Although 2015 rang in with much concern over falling oil prices, the first quarter signs all indicate that our local housing market remains robust and strong. Of course, the elephant in the room is the uncertainty surrounding the price stability of oil. Despite that uncertainty, the sustained health of the residential sector so far this year may be partly attributable to continued low mortgage loan interest rates, which provide a long-term confidence boost to those venturing into home ownership. Interest rates have remained low for years now, and it appears that will remain the case for the foreseeable future. Relying only on what we have seen the last few months, our market has not yet felt the negative impact feared at the start of the year, but without a crystal ball, it’s anyone’s guess as to how long our bill of good health will last.
Let’s look at some specifics. According to the Acadiana Residential Real Estate Market Report recently released by Bill Bacqué, chief executive officer of Van Eaton & Romero, home sales reported to the Multiple Listing Service for the first quarter of 2015 outpaced the same period in 2014 by 7 percent. Sales of both new construction and existing homes also saw similar percentage increases in the first quarter, demonstrating a continued healthy market for both sectors of sales. Further, our market saw an increase in median sales price of nearly 4 percent, an increase possibly attributable to the purchasing power offered by low interest rates. While oil prices have not climbed beyond $60 per barrel this year, interest rates on 30-year fixed rate mortgage loans have remained below 4 percent. As a result, for those potential home buyers whose employment has not been directly impacted by the drop in oil prices, low interest rates have offered an incentive for home purchases.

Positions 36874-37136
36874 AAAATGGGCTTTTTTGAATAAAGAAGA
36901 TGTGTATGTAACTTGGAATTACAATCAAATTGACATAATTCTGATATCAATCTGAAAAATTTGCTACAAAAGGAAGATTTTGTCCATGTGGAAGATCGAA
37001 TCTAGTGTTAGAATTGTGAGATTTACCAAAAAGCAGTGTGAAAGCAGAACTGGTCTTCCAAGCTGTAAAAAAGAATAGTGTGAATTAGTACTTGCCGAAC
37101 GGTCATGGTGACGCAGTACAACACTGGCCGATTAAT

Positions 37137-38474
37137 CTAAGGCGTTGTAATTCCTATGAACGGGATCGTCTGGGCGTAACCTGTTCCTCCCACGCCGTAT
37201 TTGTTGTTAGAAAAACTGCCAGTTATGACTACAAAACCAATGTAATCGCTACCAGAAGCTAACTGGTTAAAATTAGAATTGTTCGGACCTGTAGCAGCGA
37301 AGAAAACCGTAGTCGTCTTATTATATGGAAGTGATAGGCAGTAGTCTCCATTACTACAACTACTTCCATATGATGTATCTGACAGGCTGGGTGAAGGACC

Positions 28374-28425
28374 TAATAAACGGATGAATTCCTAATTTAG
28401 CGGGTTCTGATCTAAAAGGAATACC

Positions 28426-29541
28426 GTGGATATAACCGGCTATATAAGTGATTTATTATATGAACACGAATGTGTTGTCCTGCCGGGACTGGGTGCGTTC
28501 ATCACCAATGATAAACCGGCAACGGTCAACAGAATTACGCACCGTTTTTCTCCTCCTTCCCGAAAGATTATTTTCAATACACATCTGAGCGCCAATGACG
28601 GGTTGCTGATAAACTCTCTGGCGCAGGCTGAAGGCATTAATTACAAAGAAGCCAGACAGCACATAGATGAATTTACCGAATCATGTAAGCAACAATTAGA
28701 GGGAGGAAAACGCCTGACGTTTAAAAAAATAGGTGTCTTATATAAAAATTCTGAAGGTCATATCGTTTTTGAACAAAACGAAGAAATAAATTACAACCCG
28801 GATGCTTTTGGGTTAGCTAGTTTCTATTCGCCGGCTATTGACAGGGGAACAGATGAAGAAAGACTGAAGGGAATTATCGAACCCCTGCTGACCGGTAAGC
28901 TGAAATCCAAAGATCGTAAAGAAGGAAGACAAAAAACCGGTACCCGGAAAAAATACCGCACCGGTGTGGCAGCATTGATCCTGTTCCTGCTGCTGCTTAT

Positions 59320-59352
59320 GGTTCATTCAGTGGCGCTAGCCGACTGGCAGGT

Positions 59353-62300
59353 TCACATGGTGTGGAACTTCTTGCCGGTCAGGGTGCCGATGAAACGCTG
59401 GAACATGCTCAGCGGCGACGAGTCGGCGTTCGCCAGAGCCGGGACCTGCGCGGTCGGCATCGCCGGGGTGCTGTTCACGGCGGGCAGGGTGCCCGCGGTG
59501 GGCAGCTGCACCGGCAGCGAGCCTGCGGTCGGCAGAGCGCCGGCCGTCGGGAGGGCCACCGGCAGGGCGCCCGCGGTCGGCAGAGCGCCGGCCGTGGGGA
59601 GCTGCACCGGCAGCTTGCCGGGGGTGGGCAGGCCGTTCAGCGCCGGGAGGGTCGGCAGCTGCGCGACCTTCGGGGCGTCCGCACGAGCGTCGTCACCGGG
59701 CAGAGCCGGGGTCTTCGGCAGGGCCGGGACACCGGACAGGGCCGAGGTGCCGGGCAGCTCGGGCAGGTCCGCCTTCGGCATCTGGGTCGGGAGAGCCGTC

We certainly have seen some potential home buyers leave the home buying market due to cut backs and layoffs by local companies feeling the impact of lower oil prices, and the depth of these cuts remains unknown. The impact of the departure of this buying sector, however, simply has not yet been felt. We can speculate — and hope — that the diversification of the oil and gas sector of our local economy may be serving as a buffer to that possible blow. As upstream production slows with falling prices, the downstream segment of this sector should continue to do well — along with deep-water production — keeping potential home buyers steadily employed and able to ride out the present uncertainty relatively unscathed. Actually, despite the uncertainty, there are indicators that our numbers in the local housing sector will continue for a time. Bacqué reports March 2015 pending sales in Lafayette Parish steeply increased by more than 50 percent from the previous month. This increase in pending sale activity should in turn result in significant closed home sale numbers for the next couple of months, bringing more signs of good health to our market well beyond the first quarter.
So when will we feel the impact of low oil prices if the impact is to come? A couple of key factors should be considered. With low interest rates demonstrating to be a driving force in the health of our local housing market, and interest rates likely to remain close to where they are for some time, this factor plays well for our market’s continued strength. At this time last year, rates were expected to be higher during the first quarter of 2015, and we have seen just the opposite. Look for that trend to continue.
The diversification of our local economy, even beyond the diversification of the oil and gas sector, continues to bring new residents to our market. Lafayette Parish alone gained more than 4,000 residents from July 2013 to July 2014, according to the U.S. Census Bureau, a number that likely contributed to the record-breaking year our residential housing market had in 2014 and continues to fuel the solid 2015 we’ve seen thus far.
The diversification of our local economy has provided sustained employment of our residents, even those changing jobs due to cuts of the oil and gas industry. Considering both low interest rates and an overall healthy local economy, any severe impact of low oil prices has for now been deferred, and with key factors working in our favor, it looks like it will remain so for a good part of this year.
Elisa Davis is a partner at Andrus- Boudreaux Complete Title in Lafayette. She has been practicing law in the Lafayette area since 2007.